Commercial Court holds that a controlling shareholding can provide standing to claim as an investor under a BIT

United Kingdom

In The Republic of Korea v Dayyani & Ors [2019] EWHC 3850 (Comm), the Commercial Court dismissed a jurisdictional challenge to an arbitral award. The court had to analyse whether the respondents could be considered “investors” for the purposes of the applicable bilateral investment treaty (BIT). It held that there was no requirement that the “investor” needed to own or have a direct legal interest in the property or asset that constituted the “investment”.


The respondents (the “Dayyanis”) were Iranian citizens, They owned an Iranian company which was the final preferred bidder for Daewoo, a Korean company majority-owned by the Korean government. Because of UN sanctions against Iran, the Dayyanis incorporated a separate company in Singapore for the sole purpose of completing the transaction. The Singaporean company entered into a share purchase agreement (SPA) for the acquisition, paying a US$50m deposit which could be forfeited under certain circumstances. After failed negotiations, Daewoo asserted that the SPA had been terminated and the deposit forfeited.

The Dayyanis commenced arbitration proceedings against the Republic of Korea pursuant to the Iran-Korea BIT. Amongst other findings, the arbitral tribunal held that it had jurisdiction because the Dayyanis were Iranian citizens who qualified as “investors” under the BIT. The Republic of Korea challenged this decision before the English court, arguing that the true investor was the Singaporean company as the actual party to the SPA, and therefore the Iran-Korea BIT did not apply.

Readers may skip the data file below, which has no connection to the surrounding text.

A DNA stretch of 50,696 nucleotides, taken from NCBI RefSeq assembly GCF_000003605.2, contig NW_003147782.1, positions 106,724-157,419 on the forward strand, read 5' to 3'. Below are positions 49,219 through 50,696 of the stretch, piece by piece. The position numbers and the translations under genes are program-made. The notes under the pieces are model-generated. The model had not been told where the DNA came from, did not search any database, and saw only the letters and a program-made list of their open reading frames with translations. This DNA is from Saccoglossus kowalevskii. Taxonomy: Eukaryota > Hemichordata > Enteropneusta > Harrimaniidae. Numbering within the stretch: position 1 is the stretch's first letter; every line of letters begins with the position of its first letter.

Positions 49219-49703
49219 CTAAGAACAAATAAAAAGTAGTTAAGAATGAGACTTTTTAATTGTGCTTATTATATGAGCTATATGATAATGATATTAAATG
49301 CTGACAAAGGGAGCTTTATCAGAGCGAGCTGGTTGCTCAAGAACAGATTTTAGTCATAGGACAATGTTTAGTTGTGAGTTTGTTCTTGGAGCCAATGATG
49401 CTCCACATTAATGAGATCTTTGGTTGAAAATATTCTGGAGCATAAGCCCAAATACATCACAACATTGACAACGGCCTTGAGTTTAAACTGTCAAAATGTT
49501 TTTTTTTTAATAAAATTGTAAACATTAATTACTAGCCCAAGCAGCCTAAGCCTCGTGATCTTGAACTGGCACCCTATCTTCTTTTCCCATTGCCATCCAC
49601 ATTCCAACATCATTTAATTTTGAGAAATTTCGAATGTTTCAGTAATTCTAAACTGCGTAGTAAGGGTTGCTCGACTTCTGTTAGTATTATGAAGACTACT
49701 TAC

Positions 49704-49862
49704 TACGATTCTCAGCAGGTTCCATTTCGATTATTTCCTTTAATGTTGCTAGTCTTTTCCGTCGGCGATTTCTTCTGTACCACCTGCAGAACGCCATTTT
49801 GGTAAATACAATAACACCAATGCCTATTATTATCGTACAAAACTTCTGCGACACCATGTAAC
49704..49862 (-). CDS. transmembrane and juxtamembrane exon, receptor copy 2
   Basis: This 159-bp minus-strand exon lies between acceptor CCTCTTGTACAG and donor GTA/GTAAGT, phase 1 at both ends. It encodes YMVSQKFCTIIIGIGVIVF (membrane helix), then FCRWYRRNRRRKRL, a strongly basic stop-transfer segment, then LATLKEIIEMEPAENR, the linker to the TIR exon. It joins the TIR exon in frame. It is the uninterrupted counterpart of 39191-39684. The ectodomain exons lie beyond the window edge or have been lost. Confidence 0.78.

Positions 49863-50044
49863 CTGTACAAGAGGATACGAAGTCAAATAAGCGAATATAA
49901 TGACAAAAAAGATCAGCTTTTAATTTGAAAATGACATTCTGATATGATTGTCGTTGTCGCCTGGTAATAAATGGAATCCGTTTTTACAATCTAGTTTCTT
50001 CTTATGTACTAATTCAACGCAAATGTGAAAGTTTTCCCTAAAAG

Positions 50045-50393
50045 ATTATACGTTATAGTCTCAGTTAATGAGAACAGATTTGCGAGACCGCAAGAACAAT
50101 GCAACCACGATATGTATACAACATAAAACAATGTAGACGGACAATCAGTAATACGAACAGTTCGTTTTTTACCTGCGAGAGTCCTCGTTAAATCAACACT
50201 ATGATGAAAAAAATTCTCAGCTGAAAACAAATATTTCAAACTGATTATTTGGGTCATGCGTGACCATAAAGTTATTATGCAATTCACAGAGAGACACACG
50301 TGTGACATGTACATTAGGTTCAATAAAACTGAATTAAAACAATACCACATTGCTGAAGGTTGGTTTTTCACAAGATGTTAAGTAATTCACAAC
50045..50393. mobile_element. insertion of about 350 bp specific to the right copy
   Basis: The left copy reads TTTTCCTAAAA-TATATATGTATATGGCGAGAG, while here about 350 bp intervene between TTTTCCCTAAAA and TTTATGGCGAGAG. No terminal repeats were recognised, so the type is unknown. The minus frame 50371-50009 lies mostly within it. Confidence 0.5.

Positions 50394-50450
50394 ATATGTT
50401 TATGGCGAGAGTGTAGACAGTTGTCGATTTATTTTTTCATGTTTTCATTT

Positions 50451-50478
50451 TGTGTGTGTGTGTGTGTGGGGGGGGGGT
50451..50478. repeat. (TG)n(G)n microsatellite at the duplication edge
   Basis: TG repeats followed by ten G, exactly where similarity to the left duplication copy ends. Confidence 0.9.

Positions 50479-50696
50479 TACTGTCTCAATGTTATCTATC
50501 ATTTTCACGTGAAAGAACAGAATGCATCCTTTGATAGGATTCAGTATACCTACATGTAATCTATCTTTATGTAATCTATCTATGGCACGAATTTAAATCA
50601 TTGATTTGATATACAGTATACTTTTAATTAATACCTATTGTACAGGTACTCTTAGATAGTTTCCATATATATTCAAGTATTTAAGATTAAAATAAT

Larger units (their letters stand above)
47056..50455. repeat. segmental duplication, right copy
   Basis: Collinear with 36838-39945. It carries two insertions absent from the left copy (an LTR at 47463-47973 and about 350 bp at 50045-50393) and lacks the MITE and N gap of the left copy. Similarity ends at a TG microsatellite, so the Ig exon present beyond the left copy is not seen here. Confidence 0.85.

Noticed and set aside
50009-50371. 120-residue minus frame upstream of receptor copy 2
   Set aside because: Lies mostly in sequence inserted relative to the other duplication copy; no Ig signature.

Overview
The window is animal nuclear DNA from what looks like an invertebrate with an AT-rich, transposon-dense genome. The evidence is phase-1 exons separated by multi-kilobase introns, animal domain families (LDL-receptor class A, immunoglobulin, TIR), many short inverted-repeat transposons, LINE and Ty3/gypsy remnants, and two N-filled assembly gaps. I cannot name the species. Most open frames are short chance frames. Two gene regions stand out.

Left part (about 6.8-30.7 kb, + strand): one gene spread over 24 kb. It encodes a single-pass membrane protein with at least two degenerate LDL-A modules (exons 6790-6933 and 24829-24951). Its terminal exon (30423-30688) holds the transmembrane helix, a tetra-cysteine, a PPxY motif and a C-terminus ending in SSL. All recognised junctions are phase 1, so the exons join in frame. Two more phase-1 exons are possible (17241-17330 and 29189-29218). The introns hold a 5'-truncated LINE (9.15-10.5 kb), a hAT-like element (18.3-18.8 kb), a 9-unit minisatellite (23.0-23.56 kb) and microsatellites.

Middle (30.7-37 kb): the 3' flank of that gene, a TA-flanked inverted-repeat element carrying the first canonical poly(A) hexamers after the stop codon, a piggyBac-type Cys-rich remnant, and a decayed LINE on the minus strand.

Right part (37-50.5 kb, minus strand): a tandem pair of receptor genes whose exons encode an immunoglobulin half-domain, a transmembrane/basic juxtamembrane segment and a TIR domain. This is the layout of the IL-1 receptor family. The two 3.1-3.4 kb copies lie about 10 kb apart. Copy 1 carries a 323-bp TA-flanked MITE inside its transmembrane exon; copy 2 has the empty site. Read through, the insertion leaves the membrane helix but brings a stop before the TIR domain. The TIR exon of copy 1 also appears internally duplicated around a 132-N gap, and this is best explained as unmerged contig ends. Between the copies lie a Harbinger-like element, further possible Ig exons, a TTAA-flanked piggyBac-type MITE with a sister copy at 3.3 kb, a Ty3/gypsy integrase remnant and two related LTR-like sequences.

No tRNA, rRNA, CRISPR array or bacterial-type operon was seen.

The Commercial Court dismissed the challenge and decided that under the applicable BIT, shareholders who exercise control over a company can be classified as investors in the company’s assets. The fact that the investments were held directly by the Singaporean company, and only indirectly by the Dayyanis, did not constitute a jurisdictional bar to their claim in these circumstances.


This decision illustrates the English courts’ willingness to adopt a broad interpretation of bilateral investment treaties as well as their traditional supportive approach to arbitration. When entering into a cross-border transaction, parties should consider the possibility that a counterparty’s ownership, and not just its domicile, may be relevant to the scope of available investment treaty claims.

The authors would like to acknowledge the assistance of Carolina Roque, intern at CMS London, in preparing this article.